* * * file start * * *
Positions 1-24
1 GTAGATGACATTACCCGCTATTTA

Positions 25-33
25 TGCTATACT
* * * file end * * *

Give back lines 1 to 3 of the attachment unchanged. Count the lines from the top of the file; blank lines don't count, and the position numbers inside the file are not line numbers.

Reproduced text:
Positions 1-24
1 GTAGATGACATTACCCGCTATTTA

Positions 25-33